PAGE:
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Any Human Heart Paperback – 11 Nov 2010


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Product details

  • Paperback: 512 pages
  • Publisher: Penguin (11 Nov. 2010)
  • Language: English
  • ISBN-10: 0141047569
  • ISBN-13: 978-0141047560
  • Product Dimensions: 19.3 x 12.7 x 3.3 cm
  • Average Customer Review: 4.3 out of 5 stars  See all reviews (240 customer reviews)
  • Amazon Bestsellers Rank: 4,152 in Books (See Top 100 in Books)

More About the Author

William Boyd is the author of ten novels, including A Good Man in Africa, winner of the Whitbread Award and the Somerset Maugham Award; An Ice-Cream War, winner of the John Llewellyn Rhys Prize and shortlisted for the Booker Prize; Brazzaville Beach, winner of the James Tait Black Memorial Prize; Any Human Heart, winner of the Prix Jean Monnet; Restless, winner of the Costa Novel of the Year, the Yorkshire Post Novel of the Year and a Richard & Judy selection, and most recently, the bestselling Ordinary Thunderstorms.

(Photo credit: Eamonn McCabe)

Product Description

Amazon Review

Logan Gonzago Mountstuart, writer, was born in 1906, and died of a heart attack on October 5, 1991, aged 85. Any Human Heart is his disjointed autobiography, a massive tome chronicling "my personal rollercoaster"--or rather, "not so much a rollercoaster", but a yo-yo, "a jerking spinning toy in the hands of a maladroit child". From his early childhood in Montevideo, son of an English corned beef executive and his Uraguayan secretary, through his years at a Norfolk public school and Oxford, Mountstuart traces his haphazard development as a writer. Early and easy success is succeeded by a long half-century of mediocrity, disappointments and setbacks, both personal and professional, leading him to multiple failed marriages, internment, alcoholism and abject poverty.

Mountstuart's sorry tale is also the story of a British way of life in inexorable decline, as his journey takes in the Bloomsbury set, the General Strike, the Spanish Civil War, 1930s Americans in Paris, wartime espionage, New York avant garde art, even the Baader-Meinhof gang--all with a stellar supporting cast. The most sustained and best moment comes mid-book, as Mountstuart gets caught up in one of Britain's murkier wartime secrets, in the company of the here truly despicable Duke and Duchess of Windsor. Elsewhere author William Boyd occasionally misplaces his tongue too obviously in his cheek--the Wall Street Crash is trailed with truly crashing inelegance--but overall Any Human Heart is a witty, inventive and ultimately moving novel. Boyd succeeds in conjuring not only a compelling 20th century but also, in the hapless Logan Mountstuart, an anti-hero who achieves something approaching passive greatness. --Alan Stewart --This text refers to an out of print or unavailable edition of this title.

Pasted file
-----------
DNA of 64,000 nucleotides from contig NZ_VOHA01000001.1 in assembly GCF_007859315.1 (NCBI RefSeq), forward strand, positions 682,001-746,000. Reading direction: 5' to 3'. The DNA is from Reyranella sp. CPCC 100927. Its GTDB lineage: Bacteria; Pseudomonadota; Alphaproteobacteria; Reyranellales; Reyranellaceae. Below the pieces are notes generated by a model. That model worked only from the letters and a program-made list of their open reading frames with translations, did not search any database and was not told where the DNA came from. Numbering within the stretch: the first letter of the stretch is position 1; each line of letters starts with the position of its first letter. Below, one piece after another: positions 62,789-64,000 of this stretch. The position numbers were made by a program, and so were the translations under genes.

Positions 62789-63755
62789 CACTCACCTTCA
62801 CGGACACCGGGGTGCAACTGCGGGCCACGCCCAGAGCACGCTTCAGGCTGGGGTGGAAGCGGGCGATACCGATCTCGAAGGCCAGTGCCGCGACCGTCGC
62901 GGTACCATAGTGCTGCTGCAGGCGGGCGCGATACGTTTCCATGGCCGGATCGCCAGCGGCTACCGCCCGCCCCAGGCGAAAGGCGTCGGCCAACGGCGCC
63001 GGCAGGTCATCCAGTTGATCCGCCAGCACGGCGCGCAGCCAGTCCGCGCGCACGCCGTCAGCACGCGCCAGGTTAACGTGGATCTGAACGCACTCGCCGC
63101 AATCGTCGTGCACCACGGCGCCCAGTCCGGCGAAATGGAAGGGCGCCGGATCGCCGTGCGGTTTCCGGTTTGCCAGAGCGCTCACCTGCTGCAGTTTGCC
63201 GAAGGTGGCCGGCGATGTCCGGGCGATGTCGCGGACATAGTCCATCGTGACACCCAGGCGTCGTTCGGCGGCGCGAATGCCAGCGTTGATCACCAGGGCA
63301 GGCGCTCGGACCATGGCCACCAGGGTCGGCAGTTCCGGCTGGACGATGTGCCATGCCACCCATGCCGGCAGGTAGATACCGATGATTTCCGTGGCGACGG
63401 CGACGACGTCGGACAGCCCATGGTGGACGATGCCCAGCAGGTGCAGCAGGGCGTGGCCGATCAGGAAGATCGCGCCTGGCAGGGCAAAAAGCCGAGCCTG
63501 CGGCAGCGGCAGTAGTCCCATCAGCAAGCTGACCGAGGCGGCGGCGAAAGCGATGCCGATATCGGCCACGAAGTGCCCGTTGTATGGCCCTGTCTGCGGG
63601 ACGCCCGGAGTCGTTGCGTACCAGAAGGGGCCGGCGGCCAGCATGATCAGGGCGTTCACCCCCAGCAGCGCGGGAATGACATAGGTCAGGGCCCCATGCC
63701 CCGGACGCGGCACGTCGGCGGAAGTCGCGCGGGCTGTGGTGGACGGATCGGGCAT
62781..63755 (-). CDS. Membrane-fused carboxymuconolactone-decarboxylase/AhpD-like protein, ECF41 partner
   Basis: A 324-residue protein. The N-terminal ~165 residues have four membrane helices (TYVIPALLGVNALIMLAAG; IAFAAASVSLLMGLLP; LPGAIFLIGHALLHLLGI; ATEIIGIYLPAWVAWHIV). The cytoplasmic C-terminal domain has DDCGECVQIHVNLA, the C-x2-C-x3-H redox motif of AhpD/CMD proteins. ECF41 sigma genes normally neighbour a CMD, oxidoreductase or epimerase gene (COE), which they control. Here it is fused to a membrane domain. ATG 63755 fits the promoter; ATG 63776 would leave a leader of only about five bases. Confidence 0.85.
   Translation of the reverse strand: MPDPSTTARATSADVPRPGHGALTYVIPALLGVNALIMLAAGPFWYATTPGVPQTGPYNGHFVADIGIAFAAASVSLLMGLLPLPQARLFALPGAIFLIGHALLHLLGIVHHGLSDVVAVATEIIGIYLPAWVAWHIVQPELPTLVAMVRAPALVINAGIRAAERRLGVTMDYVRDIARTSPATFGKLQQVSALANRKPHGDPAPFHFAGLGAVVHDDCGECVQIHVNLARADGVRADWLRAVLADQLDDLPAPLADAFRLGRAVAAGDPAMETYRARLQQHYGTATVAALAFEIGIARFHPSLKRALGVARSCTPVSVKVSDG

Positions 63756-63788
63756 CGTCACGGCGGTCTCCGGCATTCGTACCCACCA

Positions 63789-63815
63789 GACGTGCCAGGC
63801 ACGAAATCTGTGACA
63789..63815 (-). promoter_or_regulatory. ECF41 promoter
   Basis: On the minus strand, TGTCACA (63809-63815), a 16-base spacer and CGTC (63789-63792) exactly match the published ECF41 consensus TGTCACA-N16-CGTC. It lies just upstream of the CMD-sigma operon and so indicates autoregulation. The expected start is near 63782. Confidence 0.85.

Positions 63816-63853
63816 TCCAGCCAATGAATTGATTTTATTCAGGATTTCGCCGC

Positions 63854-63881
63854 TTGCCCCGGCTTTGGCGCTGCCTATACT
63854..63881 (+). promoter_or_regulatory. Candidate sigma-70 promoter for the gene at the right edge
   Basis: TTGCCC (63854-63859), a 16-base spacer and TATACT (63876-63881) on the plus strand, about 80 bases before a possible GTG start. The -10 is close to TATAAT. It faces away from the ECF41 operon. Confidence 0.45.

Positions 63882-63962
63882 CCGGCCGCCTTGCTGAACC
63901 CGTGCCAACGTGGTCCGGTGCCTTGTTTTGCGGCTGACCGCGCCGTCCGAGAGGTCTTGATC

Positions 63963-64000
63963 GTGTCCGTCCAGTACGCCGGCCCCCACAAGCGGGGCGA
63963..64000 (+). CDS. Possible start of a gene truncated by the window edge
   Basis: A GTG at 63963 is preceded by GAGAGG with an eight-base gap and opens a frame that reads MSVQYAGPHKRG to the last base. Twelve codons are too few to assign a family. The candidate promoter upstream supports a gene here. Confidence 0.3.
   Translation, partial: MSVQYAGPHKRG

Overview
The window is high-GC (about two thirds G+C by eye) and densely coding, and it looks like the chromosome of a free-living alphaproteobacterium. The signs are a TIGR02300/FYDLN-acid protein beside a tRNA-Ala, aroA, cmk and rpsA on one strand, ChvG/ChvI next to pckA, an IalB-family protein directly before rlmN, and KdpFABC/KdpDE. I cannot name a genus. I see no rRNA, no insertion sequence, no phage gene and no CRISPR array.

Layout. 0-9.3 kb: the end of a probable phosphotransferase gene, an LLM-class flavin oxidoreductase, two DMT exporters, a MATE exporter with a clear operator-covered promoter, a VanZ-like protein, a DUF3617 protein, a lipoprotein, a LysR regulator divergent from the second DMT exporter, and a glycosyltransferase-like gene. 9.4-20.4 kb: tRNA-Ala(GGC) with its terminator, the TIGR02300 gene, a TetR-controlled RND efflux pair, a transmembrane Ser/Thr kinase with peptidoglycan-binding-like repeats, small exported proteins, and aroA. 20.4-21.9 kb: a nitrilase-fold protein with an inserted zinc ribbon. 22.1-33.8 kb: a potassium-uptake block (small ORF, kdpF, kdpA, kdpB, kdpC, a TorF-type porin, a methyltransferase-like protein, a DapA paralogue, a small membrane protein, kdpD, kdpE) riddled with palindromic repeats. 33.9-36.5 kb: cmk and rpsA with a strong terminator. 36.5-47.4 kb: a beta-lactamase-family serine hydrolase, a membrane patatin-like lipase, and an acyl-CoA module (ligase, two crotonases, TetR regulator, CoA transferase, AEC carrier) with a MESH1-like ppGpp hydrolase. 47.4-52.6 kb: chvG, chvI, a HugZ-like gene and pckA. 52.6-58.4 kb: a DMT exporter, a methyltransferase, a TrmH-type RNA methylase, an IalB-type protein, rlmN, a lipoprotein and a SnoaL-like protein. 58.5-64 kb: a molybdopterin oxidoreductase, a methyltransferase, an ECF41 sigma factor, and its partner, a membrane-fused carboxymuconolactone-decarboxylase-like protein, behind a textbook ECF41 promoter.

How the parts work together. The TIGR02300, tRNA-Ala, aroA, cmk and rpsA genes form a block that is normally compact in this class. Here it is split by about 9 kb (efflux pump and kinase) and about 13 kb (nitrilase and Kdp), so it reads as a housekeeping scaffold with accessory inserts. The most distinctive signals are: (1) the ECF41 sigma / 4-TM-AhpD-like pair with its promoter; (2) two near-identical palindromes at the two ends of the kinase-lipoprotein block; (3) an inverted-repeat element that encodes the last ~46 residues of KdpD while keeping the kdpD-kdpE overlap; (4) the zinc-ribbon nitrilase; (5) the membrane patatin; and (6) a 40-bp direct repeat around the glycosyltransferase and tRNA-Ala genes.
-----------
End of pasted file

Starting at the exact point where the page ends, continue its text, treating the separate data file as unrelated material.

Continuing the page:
Review

Any Human Heart tells the story of Logan Mountstuart's long and rackety life, one which spans every decade of the 20th century, in all its fantastic and humdrum, dangerous and tranquil, tragic and humorous aspects. --This text refers to an out of print or unavailable edition of this title.

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Customer Reviews

4.3 out of 5 stars

Most Helpful Customer Reviews

189 of 196 people found the following review helpful By Mr. M. P. Lewin on 19 Sept. 2002
Format: Hardcover
I suppose that the measure of a good book is whether you want it to end or not.